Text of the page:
|Publication number||US4243318 A|
|Application number||US 05/924,382|
|Publication date||Jan 6, 1981|
|Filing date||Jul 13, 1978|
|Priority date||Jul 16, 1977|
|Also published as||DE2732272B1, DE2732272C2|
|Publication number||05924382, 924382, US 4243318 A, US 4243318A, US-A-4243318, US4243318 A, US4243318A|
|Original Assignee||Deutsches Krebsforschungszentrum|
|Export Citation||BiBTeX, EndNote, RefMan|
|Patent Citations (2), Referenced by (104), Classifications (11)|
|External Links: USPTO, USPTO Assignment, Espacenet|
The present invention relates to a method for the fluorescence analysis of multiply stained particles, particularly biological cells, in continuous flowthrough in which the particles are suspended in a carrier fluid, are then enclosed in an envelope, or sheath, stream and are conducted in laminar flow through an intensive laser light zone, where the fluorescent light pulses emanating from the particles are detected and processed in real time by an electronic evaluation system.
Methods of this type are described, for example, in the published article by H. Crissman, P. Mullaney and J. A. Steinkamp, entitled "Methods and Applications for Flow Systems for Analysis and Sorting of Mammalian Cells", in the publication Methods in Cell Biology, Volume 9, pp. 179-246 (1975), published by D. M. Prescott. The basic structure of the measuring arrangement is illustrated in a brochure entitled "Laser Review" of the firm Spectra-Physics, Mountain View, California, under the heading "New Laser System Used in Biomedical Studies".
If a plurality of components of a cell are to be analyzed simultaneously, particularly with respect to its chromosome content (DNA) and its protein content, the sample must be stained with different fluorescent dyes which each react specifically with one of the components, i.e. the DNA or the protein. It is known to use dyes for this purpose which have different fluorescence emission spectra at the same excitation frequency. However, this entails a certain limitation in the selection of suitable dyes, which may have a negative effect mainly on the sample preparation time involved and on the detection sensitivity. In addition, this technique requires the use of semitransparent mirrors and separating filters which also bring about intensity losses for the pulses received by the detectors.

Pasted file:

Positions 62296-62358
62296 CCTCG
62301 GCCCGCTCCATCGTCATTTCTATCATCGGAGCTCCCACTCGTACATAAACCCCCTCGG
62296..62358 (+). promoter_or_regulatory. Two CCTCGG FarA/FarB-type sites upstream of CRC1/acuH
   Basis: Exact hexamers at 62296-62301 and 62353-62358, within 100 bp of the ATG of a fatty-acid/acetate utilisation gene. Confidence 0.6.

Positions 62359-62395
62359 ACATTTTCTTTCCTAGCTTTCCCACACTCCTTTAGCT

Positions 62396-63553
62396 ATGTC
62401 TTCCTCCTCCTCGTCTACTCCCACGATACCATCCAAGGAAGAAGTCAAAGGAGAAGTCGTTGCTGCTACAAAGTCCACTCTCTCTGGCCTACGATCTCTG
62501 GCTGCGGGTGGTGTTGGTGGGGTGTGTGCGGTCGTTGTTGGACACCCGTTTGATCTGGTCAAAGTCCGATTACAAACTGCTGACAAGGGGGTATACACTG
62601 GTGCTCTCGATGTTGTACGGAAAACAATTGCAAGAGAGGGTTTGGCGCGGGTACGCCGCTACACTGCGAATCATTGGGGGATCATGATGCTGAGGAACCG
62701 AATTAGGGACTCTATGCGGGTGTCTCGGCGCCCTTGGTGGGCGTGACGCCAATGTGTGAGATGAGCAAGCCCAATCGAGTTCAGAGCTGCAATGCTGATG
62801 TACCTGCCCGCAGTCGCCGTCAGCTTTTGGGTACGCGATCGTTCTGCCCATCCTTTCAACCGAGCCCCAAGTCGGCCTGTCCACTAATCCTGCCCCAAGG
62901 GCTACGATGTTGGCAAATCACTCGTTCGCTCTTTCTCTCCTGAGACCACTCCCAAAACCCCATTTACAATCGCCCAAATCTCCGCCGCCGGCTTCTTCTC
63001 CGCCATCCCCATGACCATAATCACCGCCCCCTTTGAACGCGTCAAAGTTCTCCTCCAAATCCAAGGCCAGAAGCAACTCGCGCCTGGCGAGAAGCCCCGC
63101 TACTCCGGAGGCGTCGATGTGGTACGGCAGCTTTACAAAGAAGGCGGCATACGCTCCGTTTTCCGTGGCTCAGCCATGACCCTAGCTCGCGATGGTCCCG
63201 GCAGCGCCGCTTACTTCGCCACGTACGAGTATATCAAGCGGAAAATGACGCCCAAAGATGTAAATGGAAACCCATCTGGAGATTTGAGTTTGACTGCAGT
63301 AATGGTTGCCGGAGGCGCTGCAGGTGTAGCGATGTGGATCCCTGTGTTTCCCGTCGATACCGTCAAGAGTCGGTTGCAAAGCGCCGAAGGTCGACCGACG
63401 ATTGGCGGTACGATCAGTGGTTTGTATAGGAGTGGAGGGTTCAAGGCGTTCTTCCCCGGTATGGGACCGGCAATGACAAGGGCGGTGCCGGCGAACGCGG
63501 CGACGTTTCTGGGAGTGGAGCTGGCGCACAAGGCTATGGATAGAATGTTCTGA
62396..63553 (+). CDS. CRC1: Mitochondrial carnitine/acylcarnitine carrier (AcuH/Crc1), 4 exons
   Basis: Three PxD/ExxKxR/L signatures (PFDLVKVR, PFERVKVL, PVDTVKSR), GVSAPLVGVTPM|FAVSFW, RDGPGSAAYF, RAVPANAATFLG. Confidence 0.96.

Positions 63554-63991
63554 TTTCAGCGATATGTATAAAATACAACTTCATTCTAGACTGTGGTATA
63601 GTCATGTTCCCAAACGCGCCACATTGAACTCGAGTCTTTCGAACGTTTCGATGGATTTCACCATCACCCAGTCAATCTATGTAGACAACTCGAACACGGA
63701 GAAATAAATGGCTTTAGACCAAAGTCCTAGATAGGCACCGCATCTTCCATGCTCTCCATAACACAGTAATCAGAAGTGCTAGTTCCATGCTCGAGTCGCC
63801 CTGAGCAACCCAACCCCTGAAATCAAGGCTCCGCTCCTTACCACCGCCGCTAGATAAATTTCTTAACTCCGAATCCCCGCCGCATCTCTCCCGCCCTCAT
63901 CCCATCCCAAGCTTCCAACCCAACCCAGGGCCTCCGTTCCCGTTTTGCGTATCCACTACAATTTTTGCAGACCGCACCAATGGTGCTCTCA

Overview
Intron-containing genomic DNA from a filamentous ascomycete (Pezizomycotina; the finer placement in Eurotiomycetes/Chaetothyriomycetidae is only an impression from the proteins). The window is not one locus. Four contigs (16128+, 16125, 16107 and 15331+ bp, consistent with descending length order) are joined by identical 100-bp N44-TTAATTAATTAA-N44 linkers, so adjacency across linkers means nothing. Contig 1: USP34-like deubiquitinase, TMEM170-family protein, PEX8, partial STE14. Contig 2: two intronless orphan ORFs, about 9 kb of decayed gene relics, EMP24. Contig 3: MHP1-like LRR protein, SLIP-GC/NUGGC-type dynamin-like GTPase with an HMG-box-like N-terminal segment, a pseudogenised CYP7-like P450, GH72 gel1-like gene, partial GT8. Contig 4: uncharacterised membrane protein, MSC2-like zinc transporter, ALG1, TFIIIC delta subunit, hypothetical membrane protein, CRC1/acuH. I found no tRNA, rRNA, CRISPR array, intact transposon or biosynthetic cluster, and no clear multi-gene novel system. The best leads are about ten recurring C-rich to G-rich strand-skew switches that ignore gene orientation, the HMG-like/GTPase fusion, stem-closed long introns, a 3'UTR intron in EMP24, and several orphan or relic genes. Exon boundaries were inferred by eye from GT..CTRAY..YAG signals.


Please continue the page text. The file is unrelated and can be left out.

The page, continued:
It is an object of the present invention to improve the above-mentioned measuring method for the simultaneous analysis of a plurality of properties of particles so that no restrictions exist with respect to selection or combination of suitable dyestuffs.
A further object of the invention, therefore, is to create the possibility of using the optimum dyestuffs for each component involved.
Another object of the invention is to increase the detection sensitivity.
These and other objects according to the invention are achieved in a method and apparatus for the fluorescence analysis of multiply stained particles, particularly biological cells, in a continuous flowthrough procedure, in which the particles are suspended in a carrier fluid, the carrier fluid containing the suspended particles is then encased in a sheath stream, the resulting composite stream is conducted in laminar flow through an intensive laser light zone where fluorescent light pulses are generated by the laser light striking the particles and emanate from the particles, and the resulting fluorescent pulses are detected and processed in real time in an electronic evaluation system, by constituting the laser light zone of at least two laser beams of respectively different wavelengths, which beams are focussed on two points spaced at a given distance apart along the path of the particle-containing fluid in the composite stream, and by effecting the detection and processing by correlating the fluorescence pulses emanating from the two points on the basis of the space in between the two points and of the flow speed of the stream, in order to evaluate only those pulses which correspond to the travel time of individual particles between the two points.
A main advantage of the invention is that sample preparation times can be reduced from a previously required time of about 3 hours to less than 20 minutes. Moreover, the invention makes possible a free selection from a large stock of available dyestuffs, thus permitting selection of those dyestuffs which most intensively react with the particle component to be analyzed and are not accepted by the other sample components, particularly the foreign substances contained therein. This, together with the elimination of the need for mirrors and filters for the fluorescent light, simultaneously results in an increase in detection sensitivity.
FIG. 1 is a schematic representation of the structure of measuring apparatus according to a preferred embodiment of the invention.